Patients have been asked to describe how they feel every time they experience chronic nerve pain and they always say the same thing that it's the kind of pain they've never experienced before. Patients who are experiencing chronic nerve pain typically describe it as a feeling of burning or deep pain. Others report that the pain sometimes come with an electrifying intensity. Still others say that the pain can travel along several nerve paths so it isn't localized in a single body part. The pain can travel from the hands into the arms or vice versa and it can also travel down into the lower extremities. Unlike acute pain that is associated with healing, the pain that people experience in this one is different. The pain no longer stems from a natural cause or process; it comes from the poor functioning of your nerves which have now become the source of your pain. Furthermore, the triggering factors for neuropathic pain aren't the conventional type. Even the lightest of touch can be considered painful. It may result from the compression or impingement of a nerve. Let us now try to understand the anatomy of nerve pain so you can get a better grasp of how and why chronic nerve pain comes about. If you're familiar with the human body, you'll know that it has a spinal cord. The spinal cord connects your upper body with the lower body. This body part is extremely complicated and plays a very important role in relaying messages from the brain or the CNS into the nerves or the PNS. The nerves distributed from all parts of our body come together in bundles along the length of the spinal cord. These nerves have specific routes in the spinal cord to harmonize their entrance and exits so as to avoid any disruptions in the conveying of messages. Spinal nerves come in pairs, and in a normal human being, you will find that there are thirty one pairs of nerves along the length of the cord.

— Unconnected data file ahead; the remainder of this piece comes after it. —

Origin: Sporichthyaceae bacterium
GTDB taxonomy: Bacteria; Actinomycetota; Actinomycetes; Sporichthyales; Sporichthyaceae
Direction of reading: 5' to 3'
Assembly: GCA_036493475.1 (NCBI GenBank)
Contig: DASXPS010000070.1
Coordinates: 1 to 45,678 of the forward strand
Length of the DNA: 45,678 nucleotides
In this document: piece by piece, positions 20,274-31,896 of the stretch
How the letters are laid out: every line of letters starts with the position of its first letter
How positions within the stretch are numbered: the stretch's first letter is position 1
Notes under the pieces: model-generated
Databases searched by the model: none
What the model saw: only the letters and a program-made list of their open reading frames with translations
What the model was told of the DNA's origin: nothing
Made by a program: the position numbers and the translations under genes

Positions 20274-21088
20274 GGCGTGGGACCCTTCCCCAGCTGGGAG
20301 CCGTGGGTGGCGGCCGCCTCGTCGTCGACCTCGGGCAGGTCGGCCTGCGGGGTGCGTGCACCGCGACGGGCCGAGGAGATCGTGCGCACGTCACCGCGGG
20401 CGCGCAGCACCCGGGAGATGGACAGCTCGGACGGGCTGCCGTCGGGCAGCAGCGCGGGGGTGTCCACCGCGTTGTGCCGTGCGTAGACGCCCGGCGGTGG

These nerves exit the cord through holes found in the vertebrae. Peripheral nerves, as the name implies are nerves that can be found in the peripheral parts of the body. These are branches of the original nerves found along the cord and these are the nerves that make up the Peripheral Nervous System. It has not yet been clearly established as to the exact cause of neuropathic pain but physicians believe that a damage to the axon (the path of the nerve cell) or to the myelin sheath (the fatty covering that protects and encases the nerve cell) causes neuropathic pain, which is considered chronic. Chronic Pain Syndrome isn't something that should be taken lightly because of the complexity of its etiology as well as patient's poor response to medications and therapy. To be able to consider the pain as chronic, you must be aware of how long it has been going on. For pain that persists for more than three months, without showing any signs that it will somehow dwindle or diminish, then you can already assume that this is considered chronic pain. What's devastating for patients who inquire about Chronic Pain Syndrome is that they'll soon come to realize that no one has fully understood about its pathophysiology because of its complexity. And this is extremely mortifying news even to patients who are desperately seeking pain relief. The best person who can give you clear cut advice when it comes to these matters is your doctor. Don't just reply on online medical websites or drown yourself with health magazines because the tips and pieces of advice they give you are generalized and it may not be applicable to you. Just schedule an appointment with your doctor and describe the pain that you are feeling, how long you've been feeling that way, the medications and therapies you took that didn't help and a lot more. They will customize a program for you on pain relief and they can even clearly explain to you your condition.